“The University of Notre Dame’s president, Rev. John I. Jenkins, C.S.C., and student body president Brett Rocheleau have joined in inviting both President Barack Obama and Republican presidential nominee Gov. Mitt Romney to speak at the University during the fall election campaign,” the school said in a press release on Monday.
The Catholic school sparked outrage in May 2009 when it invited Obama to deliver the commencement address and receive an honorary degree. More than 100,000 people signed a petition in an unsuccessful attempt to stop the address by a politician who supports abortion on demand, including partial-birth abortion.
In the three years since his first visit to Notre Dame, President Obama has announced his support for same-sex “marriage.” And to the dismay of many Americans, the Department of Health and Human Services (HHS) is requiring nearly all health insurance plans to offer sterilizations, contraceptives, and FDA-approved birth control drugs, some of which can induce an abortion.
The U.S. Conference of Catholic Bishops (USCCB) has denounced the HHS mandate as "an unprecedented attack on religious liberty," and that it is an "unjust and illegal mandate."
Notre Dame says in inviting Obama and Romney, it is “continuing a long-standing tradition” in “offering Notre Dame as a ‘forum for serious political discussion’ on important issues facing the nation.”
According to the news release, “The intent of the invitations, which include the candidates’ running mates, is to provide the campus community a firsthand impression of the contenders and their messages.”
Notre Dame noted that it has been customary over the last 60 years to invite presidential candidates to the school, beginning with Dwight D. Eisenhower and Adlai Stevenson in 1952. Other candidates who have accepted the invitation through the years include Richard Nixon, Henry Cabot Lodge, Warren Miller (a Notre Dame alumnus), Edmund Muskie, George H.W. Bush, Bill Clinton, and Joe Lieberman, the school officials said.
The invitation to Obama comes after the Archdiocese of New York, the Archdiocese of Washington, D.C., the University of Notre Dame, and 40 other Catholic dioceses and organizations around the country announced in May that they are suing the Obama administration for violating their freedom of religion, which is guaranteed by the First Amendment to the Constitution.
"This lawsuit is about an unprecedented attack by the federal government on one of America’s most cherished freedoms: the freedom to practice one’s religion without government interference," the Archdiocese of Washington, D.C., said on its preservereligiousfreedom.org website. “It is not about whether people have access to certain services; it is about whether the government may force religious institutions and individuals to facilitate and fund services which violate their religious beliefs."
In the lawsuit, Notre Dame argues that the Affordable Care Act, a.k.a. Obamacare, was passed on a presupposition that the government would not fund abortions because of an executive order signed by President Obama supposedly barring the practice.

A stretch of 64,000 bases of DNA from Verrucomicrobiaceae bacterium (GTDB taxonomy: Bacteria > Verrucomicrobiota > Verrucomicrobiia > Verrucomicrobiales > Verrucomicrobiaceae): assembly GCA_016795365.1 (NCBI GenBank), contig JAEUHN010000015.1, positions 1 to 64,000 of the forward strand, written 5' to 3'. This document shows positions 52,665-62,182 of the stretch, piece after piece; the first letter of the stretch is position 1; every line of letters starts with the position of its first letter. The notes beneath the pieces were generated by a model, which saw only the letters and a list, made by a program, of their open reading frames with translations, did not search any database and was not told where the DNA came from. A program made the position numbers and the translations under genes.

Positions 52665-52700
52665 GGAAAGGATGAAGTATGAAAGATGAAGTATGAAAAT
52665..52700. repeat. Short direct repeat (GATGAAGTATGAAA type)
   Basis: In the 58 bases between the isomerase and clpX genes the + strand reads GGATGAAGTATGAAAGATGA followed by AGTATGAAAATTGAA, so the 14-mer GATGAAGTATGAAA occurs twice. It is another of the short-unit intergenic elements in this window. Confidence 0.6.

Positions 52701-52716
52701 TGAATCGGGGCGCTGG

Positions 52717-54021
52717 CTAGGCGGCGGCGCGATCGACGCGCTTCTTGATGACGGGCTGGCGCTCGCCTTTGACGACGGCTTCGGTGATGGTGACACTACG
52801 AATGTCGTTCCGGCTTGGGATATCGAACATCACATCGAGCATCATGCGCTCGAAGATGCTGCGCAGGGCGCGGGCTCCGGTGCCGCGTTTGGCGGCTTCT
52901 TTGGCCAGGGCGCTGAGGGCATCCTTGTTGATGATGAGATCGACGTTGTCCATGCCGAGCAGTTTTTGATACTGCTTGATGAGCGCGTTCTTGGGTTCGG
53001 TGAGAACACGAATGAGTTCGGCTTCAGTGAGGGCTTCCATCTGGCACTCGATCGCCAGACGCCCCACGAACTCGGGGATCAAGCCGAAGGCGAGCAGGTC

“That executive order was consistent with a 2009 speech that President Obama gave at Notre Dame, in which he indicated that his Administration would honor the conscience of those who disagree with abortion, and draft sensible conscience clauses,” the lawsuit states.
“Less than two years later,” the lawsuit continues, “Defendants promulgated the U.S. Government Mandate, subverting the Act’s clear purpose to protect the rights of conscience.”
“Over that time, they issued interim rules and press releases—none of which followed notice-and-comment rulemaking—that required the federal funding of abortifacients, sterilization services, contraceptives and related counseling services and commandeered religious organizations to facilitate those services as well,” it said.
The lawsuit is currently making its way through the courts. In July, a district judge in Colorado temporarily blocked the mandate from being enforced on a small business owner on the grounds that it violated their First Amendment right to the free exercise of religion.
When President Obama last appeared at Notre Dame on May 17, 2009 a heckler interrupted him, yelling, “Abortion is murder! Stop killing children!”
“We're fine, everybody,” Obama said, adding that he wouldn’t “shy away from things that are uncomfortable sometimes.”
Obama addressed the issue of abortion at length in his commencement speech, calling for “open hearts and open minds” in the debate.
“Maybe we won't agree on abortion, but we can still agree that this heart-wrenching decision for any woman is not made casually, it has both moral and spiritual dimensions,” he said.
He called for a reduction in unintended pregnancies, as well as an increase in adoptions and support for women who carry their babies to term.
“Let's honor the conscience of those who disagree with abortion, and draft a sensible conscience clause, and make sure that all of our health care policies are grounded not only in sound science, but also in clear ethics, as well as respect for the equality of women,” he added. “Those are things we can do.”